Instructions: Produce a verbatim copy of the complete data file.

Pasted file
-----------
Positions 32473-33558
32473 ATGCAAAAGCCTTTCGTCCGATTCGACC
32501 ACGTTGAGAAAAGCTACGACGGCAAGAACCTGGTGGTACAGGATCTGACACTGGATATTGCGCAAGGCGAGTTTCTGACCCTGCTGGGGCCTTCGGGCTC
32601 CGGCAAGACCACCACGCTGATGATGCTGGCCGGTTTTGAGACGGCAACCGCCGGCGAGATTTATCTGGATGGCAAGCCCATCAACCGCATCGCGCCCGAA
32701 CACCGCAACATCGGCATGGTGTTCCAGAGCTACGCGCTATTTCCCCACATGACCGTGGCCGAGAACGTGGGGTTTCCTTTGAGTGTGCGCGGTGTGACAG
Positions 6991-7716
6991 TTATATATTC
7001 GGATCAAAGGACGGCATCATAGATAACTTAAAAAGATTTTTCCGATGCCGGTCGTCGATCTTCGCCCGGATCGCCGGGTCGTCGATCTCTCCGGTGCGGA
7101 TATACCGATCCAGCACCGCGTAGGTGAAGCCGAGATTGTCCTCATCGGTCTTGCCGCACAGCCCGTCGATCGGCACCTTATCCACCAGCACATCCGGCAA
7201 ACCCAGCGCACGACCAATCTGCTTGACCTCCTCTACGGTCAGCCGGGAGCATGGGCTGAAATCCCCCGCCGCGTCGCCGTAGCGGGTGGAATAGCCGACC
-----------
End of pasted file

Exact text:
Positions 32473-33558
32473 ATGCAAAAGCCTTTCGTCCGATTCGACC
32501 ACGTTGAGAAAAGCTACGACGGCAAGAACCTGGTGGTACAGGATCTGACACTGGATATTGCGCAAGGCGAGTTTCTGACCCTGCTGGGGCCTTCGGGCTC
32601 CGGCAAGACCACCACGCTGATGATGCTGGCCGGTTTTGAGACGGCAACCGCCGGCGAGATTTATCTGGATGGCAAGCCCATCAACCGCATCGCGCCCGAA
32701 CACCGCAACATCGGCATGGTGTTCCAGAGCTACGCGCTATTTCCCCACATGACCGTGGCCGAGAACGTGGGGTTTCCTTTGAGTGTGCGCGGTGTGACAG
Positions 6991-7716
6991 TTATATATTC
7001 GGATCAAAGGACGGCATCATAGATAACTTAAAAAGATTTTTCCGATGCCGGTCGTCGATCTTCGCCCGGATCGCCGGGTCGTCGATCTCTCCGGTGCGGA
7101 TATACCGATCCAGCACCGCGTAGGTGAAGCCGAGATTGTCCTCATCGGTCTTGCCGCACAGCCCGTCGATCGGCACCTTATCCACCAGCACATCCGGCAA
7201 ACCCAGCGCACGACCAATCTGCTTGACCTCCTCTACGGTCAGCCGGGAGCATGGGCTGAAATCCCCCGCCGCGTCGCCGTAGCGGGTGGAATAGCCGACC